Twitter has used its new "manipulated media" tag for the first time on an edited video of a speech by Joe Biden.
The tag, introduced on 5 March, tells readers when a picture or video has been "significantly altered or fabricated".
The footage of Mr Biden, posted by Dan Scavino, White House director of social media, claimed to show the Democrat calling for people to vote for President Donald Trump, a Republican.
The video was shared by Mr Trump twice.
In the clip, Mr Biden appeared to tell a crowd in Kansas City: "We can only re-elect Donald Trump."
However, it had been edited to remove key parts of the sentence.
Mr Biden, a leading candidate for the Democratic presidential nomination, actually said: "We can only re-elect Donald Trump if in fact we get engaged in this circular firing squad here. It's got to be a positive campaign."
Mr Scavino shared the video in a tweet on Saturday. The president then re-tweeted it, telling his followers: "I agree with Joe!"
The video was also shared on Facebook.
A spokesperson for Facebook told the BBC: "Fact-checkers rated this video as partly false, so we are reducing its distribution and showing warning labels with more context for people who see it, try to share it, or already have.
"As we announced last year, the same applies if a politician shares the video, if it was otherwise fact checked when shared by others on Facebook."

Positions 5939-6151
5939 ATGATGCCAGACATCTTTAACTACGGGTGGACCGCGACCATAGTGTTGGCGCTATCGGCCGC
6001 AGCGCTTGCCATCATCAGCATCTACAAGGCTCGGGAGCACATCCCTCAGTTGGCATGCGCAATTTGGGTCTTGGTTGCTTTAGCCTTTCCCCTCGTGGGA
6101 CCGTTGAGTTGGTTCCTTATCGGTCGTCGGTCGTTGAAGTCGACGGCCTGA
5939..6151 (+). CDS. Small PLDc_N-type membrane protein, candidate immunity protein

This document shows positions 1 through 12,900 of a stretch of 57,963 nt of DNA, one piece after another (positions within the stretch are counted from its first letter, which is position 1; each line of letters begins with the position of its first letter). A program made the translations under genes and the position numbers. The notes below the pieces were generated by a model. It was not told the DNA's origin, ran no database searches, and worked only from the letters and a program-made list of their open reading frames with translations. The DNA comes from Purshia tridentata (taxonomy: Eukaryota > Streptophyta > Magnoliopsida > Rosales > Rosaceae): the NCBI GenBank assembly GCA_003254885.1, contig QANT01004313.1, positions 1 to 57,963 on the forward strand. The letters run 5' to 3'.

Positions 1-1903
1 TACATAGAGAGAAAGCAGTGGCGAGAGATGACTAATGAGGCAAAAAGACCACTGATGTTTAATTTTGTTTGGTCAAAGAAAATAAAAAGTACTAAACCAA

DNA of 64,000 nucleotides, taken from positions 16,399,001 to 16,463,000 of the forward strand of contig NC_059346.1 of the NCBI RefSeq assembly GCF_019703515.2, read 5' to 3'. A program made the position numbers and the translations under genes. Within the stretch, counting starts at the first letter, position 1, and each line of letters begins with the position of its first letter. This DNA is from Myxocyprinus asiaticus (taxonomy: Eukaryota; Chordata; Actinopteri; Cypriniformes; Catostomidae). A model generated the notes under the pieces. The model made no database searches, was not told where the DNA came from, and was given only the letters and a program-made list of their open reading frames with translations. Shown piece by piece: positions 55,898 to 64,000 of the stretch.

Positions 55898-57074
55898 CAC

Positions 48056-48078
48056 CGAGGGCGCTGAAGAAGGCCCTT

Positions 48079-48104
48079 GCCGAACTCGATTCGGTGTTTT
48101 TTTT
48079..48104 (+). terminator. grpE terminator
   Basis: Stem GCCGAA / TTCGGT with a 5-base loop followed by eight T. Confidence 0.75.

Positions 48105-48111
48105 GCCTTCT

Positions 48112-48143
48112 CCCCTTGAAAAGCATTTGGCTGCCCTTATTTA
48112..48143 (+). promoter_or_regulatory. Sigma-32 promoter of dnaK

Did the Twitter warning work?
Twitter's manipulated media policy covers content that is "likely to impact public safety or cause serious harm" including material that has been heavily edited. Under the policy, Twitter may remove a tweet, reduce its visibility, or label it as doctored.
However, the social media giant has been criticised for taking at least 18 hours to place a manipulated tweet tag on Mr Scavino's post.
In that time, over five million people had viewed the video on the site alone.
The tag also failed to appear when people searched for the tweet. Twitter's spokeswoman Katie Rosborough told the Washington Post that the tag was appearing in individuals' timelines and the company was working on a fix.
Mr Scavino has defended the video, claiming it was not manipulated. He has also shared tweets defending him that allege the video was "clipped, not edited" and "simply shortened".
Greg Schultz, Joe Biden's campaign manager, called Facebook's lack of action in labelling manipulated footage a "national crisis", in a statement to CNN.
What are the new rules?
Twitter uses these factors to consider whether a tweet should be labelled or removed:
- Has the content been edited in a manner that alters its composition, sequence, timing or framing?
- Has any visual or auditory information been added or removed?
- Has media depicting a real person been fabricated or simulated?
- Is the media being shared in a deceptive manner?
- Is it likely to impact public safety or cause serious harm?